Job Search Tips from the Pros

A photo of Paula Reuben Vieillet, President and Founder of Employment Options, Inc.

By Guest Blogger Paula Reuben Vieillet, President and Founder of Employment Options Inc.

When it comes to job hunting, it is often best to consult the professionals. Job and career counselors are certified specialists in their field and know from experience, with their own clientele, what works best and what does not. They also know the nuances of different stages of the job hunt and different industries.

Not everyone can afford a career counselor or has access to free job placement services. Therefore, I asked my job counselors, who helped more than 400 people on Social Security Disability Insurance (SSDI) return to work last year, about their best suggestions for getting a job.

Every one of them began with “Preparation is the key to success!” So take these tips to bring out the best qualities you have to offer an employer!

The Resume 

Condense – “Keep your resume condensed and simple: one to two pages max,” recommends senior vocational counselor Ray Morrison, who places clients in on-site jobs.

Customize – “Customize your resume by adding experiences and skills that will pertain to a specific job requirement or preference,” says work-at-home specialist Lisa Seeley. “It is very common to have more than one resume.”  Read More about Job Search Tips from the Pros


Cognitive Disabilities: A Significant, Yet Unaddressed Challenge for Competitive Integration in the Workplace

A photo of Rob Guttenberg who has a cognitive disability.

By Guest Blogger Madelaine Sayko, President and Co-Founder, Cognitive Compass, LLC 

The Statistics on Cognitive Disabilities and Employment 

Individuals with cognitive disabilities are one of the largest categories of people with disabilities, yet this demographic exhibits some of the highest unemployment and poverty rates. Only about 11 percent of people with cognitive disabilities are working full time, and 33 percent are living in poverty, which represents the highest poverty rate of any disability subgroup. Among working-age individuals with disabilities, people with cognitive disabilities have the largest percentage of individuals actively seeking work. Of those who are employed, they are the lowest wage earners of any disability group1. Such statistics speak clearly to how challenging it is for individuals with cognitive disabilities to find sustainable and meaningful employment and, equally, how much they want to.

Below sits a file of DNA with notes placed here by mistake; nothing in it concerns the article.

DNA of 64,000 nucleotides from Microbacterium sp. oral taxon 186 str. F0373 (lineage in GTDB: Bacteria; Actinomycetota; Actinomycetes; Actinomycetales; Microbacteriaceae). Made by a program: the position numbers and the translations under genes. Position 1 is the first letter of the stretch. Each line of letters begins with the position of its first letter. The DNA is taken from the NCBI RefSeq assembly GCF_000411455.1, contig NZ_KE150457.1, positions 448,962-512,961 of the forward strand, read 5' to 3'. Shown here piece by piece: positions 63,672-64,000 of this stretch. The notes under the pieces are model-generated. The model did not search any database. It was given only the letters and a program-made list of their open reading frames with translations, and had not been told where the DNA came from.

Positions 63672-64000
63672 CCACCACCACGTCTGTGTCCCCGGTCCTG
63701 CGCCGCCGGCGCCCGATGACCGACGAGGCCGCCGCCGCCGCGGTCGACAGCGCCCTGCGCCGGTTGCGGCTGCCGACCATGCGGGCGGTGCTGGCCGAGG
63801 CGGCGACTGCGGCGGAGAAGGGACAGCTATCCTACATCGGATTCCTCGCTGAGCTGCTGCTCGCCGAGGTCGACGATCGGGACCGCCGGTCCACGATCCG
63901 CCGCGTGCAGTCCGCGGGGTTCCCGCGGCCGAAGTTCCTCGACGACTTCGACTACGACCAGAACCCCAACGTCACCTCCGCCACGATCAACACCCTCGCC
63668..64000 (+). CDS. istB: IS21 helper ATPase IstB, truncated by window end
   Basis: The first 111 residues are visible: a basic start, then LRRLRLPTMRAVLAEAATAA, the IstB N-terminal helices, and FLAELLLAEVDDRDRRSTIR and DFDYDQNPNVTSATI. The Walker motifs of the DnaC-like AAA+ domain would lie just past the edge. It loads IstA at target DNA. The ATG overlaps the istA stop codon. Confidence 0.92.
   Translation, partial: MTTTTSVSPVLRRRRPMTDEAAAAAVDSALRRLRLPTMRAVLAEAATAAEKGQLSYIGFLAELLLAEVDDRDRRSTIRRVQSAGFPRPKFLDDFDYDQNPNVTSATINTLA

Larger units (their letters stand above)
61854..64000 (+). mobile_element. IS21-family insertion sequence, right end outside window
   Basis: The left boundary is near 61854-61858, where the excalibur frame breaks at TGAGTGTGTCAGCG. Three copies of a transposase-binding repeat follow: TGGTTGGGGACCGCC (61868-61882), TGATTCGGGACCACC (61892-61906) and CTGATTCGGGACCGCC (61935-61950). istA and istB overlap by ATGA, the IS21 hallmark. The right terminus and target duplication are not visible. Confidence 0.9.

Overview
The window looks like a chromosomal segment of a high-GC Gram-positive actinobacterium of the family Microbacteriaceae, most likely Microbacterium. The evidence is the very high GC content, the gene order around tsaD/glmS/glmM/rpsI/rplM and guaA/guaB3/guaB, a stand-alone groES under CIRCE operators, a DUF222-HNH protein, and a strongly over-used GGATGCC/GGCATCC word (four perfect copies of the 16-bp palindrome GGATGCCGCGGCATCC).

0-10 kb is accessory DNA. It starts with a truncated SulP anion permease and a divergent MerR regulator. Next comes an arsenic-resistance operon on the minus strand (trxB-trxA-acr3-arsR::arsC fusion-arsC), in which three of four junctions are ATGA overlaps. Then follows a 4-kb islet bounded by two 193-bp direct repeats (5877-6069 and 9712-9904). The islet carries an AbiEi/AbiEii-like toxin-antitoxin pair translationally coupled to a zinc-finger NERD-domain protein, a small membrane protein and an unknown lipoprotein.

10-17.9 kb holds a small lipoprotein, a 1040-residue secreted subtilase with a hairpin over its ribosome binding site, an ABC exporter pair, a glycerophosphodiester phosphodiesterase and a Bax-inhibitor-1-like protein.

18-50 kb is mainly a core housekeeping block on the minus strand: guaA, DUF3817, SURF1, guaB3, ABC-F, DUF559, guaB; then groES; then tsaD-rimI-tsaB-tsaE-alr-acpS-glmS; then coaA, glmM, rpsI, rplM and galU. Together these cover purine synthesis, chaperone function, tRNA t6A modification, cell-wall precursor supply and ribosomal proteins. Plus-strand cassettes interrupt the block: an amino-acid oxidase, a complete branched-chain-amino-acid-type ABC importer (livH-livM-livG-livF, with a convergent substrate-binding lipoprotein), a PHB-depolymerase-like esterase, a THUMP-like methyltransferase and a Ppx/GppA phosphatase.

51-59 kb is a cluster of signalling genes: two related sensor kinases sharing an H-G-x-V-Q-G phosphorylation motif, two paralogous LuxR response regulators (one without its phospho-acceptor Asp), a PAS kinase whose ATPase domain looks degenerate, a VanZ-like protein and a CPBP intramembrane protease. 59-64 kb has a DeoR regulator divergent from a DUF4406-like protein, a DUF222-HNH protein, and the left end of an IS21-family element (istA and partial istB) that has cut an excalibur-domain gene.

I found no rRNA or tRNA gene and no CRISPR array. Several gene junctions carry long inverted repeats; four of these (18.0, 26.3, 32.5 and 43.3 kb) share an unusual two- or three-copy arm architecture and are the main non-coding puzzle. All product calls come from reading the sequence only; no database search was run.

Cornell University’s 2012 Disability Status Report identified the prevalence of cognitive disabilities among working-age adults at 4.9 percent of the United States population (i.e., more than 14 million people). According to the Coleman Institute of Cognitive Disabilities, there are more than 28.5 million people living with cognitive disabilities in the United States alone. Even this statistic may not tell the whole story, as some cognitive disabilities may be underreported or associated primarily with other conditions. Attempts at improved data collection have shown that cognitive challenges are likely more prevalent than previously measured. For example, although the Centers for Disease Control and Prevention identified 2.5 million people with traumatic brain injuries (TBI) in 2010, a Mount Sinai Medical Center study, designed to specifically identify and include those with mild TBI, indicated that there may be as many as 30 million individuals nationally. TBI is one type of a cognitive disability.

Defining Cognitive Disability

One of the challenges in understanding the full scope and impact of cognitive disabilities is finding a definition. The term is often poorly understood and sometimes used interchangeably with developmental or intellectual disability; while there are overlaps, they are not necessarily the same. According to the Employment Disability Institute at Cornell University, a cognitive disability is “a physical, mental or emotional condition which causes a person to have serious difficulty in concentrating, remembering or making decisions.” Comparatively, the Coleman Institute on Cognitive Disabilities uses the following definition: “a substantial limitation in one’s capacity to think, including conceptualizing, planning and sequencing of thoughts and actions, remembering, interpreting subtle social cues and understanding numbers and symbols.”